When Naya first began blogging, planning definitely wasn’t on the agenda.  She recalls that “I definitely dove right in and worked on things as they came about.  It still serves as my creative outlet.  I don’t have a huge audience, but many of my readers have been with me for years.  Because I use it as a way to be creative, I tend to be very selective with collaborations I do.  Despite writing in this space for six years, I still work things out as I go.”  It wasn’t all easy though, she says that “something I struggled with initially was finding my voice and writing style.  I tend to very wordy, but I really had to edit down some of my posts.  I am happy to say I don’t have that problem any more.”  While she dove right into the blogosphere, she still says that “it was a bit scary starting my blog.  Mostly it was my friends that were reading it at the start, but I was nervous about my employer and family members finding it.”  During the past six years since Lactivist in Louboutins began, she has self-taught herself many skills, including basic HTML code, social media promotion, graphic design, and marketing.  While most was self-taught, she did take a few classes in social media and marketing along the way.  If you, dear reader, are worried about not currently possessing the skills needed to accomplish what you wish to do, please take inspiration from the fact that it can all be learned on your own, it just may take a little time!

Naya, her husband, and their two boys.

Naya, her husband, and their two boys.

    While researching and planning may not have been part of her blogging experience, starting down the IBCLC path was a different story.  “I had to be much more calculated,” she says.  “In the beginning, trying to juggle schoolwork with my full time job, motherhood, and trying to be a good partner to my husband was difficult.  My time is a very precious commodity and I really had to let things go when I was in the thick of schooling and obtaining clinical hours.  I still struggle a bit with managing all the different things I do, but it has gotten a lot better.”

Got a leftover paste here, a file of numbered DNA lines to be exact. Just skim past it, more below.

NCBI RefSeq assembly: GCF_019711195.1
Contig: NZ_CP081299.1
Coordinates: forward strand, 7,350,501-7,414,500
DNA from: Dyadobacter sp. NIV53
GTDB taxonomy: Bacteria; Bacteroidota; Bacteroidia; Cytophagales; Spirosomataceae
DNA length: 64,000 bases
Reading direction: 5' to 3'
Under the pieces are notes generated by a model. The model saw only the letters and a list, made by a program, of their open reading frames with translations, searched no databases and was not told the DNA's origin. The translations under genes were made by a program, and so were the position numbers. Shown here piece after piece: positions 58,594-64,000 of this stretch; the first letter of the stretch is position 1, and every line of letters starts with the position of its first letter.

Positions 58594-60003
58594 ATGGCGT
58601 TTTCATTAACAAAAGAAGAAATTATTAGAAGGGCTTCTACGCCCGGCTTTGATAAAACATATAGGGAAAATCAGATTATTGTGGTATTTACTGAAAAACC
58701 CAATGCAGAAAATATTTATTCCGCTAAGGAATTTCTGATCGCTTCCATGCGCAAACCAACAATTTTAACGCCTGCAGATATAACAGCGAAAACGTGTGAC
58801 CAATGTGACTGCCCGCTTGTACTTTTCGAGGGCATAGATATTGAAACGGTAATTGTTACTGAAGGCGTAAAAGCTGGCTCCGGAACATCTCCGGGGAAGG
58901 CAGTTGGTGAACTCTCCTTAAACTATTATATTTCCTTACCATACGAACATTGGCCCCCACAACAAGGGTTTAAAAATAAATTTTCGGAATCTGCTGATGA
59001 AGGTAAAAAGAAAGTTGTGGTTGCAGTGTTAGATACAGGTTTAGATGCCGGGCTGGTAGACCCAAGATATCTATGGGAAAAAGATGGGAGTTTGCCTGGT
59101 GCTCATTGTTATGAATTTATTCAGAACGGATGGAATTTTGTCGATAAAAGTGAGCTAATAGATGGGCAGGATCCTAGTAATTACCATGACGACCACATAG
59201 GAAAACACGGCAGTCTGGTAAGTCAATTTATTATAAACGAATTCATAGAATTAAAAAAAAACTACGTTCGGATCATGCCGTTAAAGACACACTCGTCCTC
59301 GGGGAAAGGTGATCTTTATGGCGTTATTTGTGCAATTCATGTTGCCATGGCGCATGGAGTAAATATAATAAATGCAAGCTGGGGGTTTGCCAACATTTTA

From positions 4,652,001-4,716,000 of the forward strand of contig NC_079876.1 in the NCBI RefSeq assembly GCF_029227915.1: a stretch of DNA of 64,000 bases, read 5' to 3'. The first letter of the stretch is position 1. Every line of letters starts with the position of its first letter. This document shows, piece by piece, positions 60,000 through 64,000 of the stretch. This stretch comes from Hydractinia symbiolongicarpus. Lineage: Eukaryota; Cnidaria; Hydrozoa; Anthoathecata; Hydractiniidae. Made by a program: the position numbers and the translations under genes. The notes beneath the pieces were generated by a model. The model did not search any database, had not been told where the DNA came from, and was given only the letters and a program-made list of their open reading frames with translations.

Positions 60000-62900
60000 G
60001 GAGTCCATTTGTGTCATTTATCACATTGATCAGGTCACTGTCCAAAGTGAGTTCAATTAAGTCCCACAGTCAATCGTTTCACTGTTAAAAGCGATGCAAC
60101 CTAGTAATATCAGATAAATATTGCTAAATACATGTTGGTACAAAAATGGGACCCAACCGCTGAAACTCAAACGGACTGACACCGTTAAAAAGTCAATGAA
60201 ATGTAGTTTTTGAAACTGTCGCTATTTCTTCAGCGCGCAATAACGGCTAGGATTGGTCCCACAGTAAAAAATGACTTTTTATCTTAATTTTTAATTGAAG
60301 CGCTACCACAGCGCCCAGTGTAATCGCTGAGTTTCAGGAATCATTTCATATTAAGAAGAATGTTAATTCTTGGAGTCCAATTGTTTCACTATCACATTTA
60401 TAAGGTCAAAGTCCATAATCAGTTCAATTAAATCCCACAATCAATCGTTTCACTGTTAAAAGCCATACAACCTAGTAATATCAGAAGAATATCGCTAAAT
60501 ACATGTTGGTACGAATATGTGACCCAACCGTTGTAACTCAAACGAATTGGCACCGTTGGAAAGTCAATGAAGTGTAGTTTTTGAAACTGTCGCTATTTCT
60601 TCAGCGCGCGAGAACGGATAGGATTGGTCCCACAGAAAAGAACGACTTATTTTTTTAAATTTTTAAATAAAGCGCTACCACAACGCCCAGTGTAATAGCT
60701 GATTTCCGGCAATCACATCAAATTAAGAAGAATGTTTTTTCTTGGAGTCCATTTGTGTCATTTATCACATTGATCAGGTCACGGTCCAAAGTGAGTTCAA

Naya’s two boys are currently 7 and 3.5 years old.  Juggling everything she has to do has gotten a little easier as they’ve aged, as she says “they’re now not as dependent on me and can play together well.  Most of the time they entertain each other with minimal interaction from me.  It gives me a chance to finish up meeting notes, respond to emails, or have a few minutes of quiet before starting the next task on my neverending to-do list.”  This hasn’t always been the case, however, at first “balancing work, schooling, and motherhood was hard.  I cried A LOT about feeling like I was giving everything in my life (including my kids) a solid 10%, despite wanting to put more effort into everything, especially time with my kids.”  “Now that schooling is done,” she says, “I’m finding it a little easier.  On my days off from work, I try to spend a lot of time with my kids and focus on being present for them.  For me that means putting my phone down and keeping my laptop closed.  I try really hard to make memories with my sons--not just the big monumental trips to Disney World memories, but the smaller ones as well.  I love to have dance parties with them in our living room, we crank up the music and rock out.  We also have a movie night on a Friday or Saturday where the kids stay up really late and we watch something together.”  The biggest struggle she’s overcome, though, is “telling that mom guilt voice in the back of my head to shut up.  While it does poke out every now and again, I tell myself that my sons love me and they know that I am crazy about them.”  Her sons have also been involved in her various business journeys.  She says that “whether I was working on the blog, teaching breastfeeding classes, or working part time seeing moms, they’ve been with me every step of the way.  I do this for them.”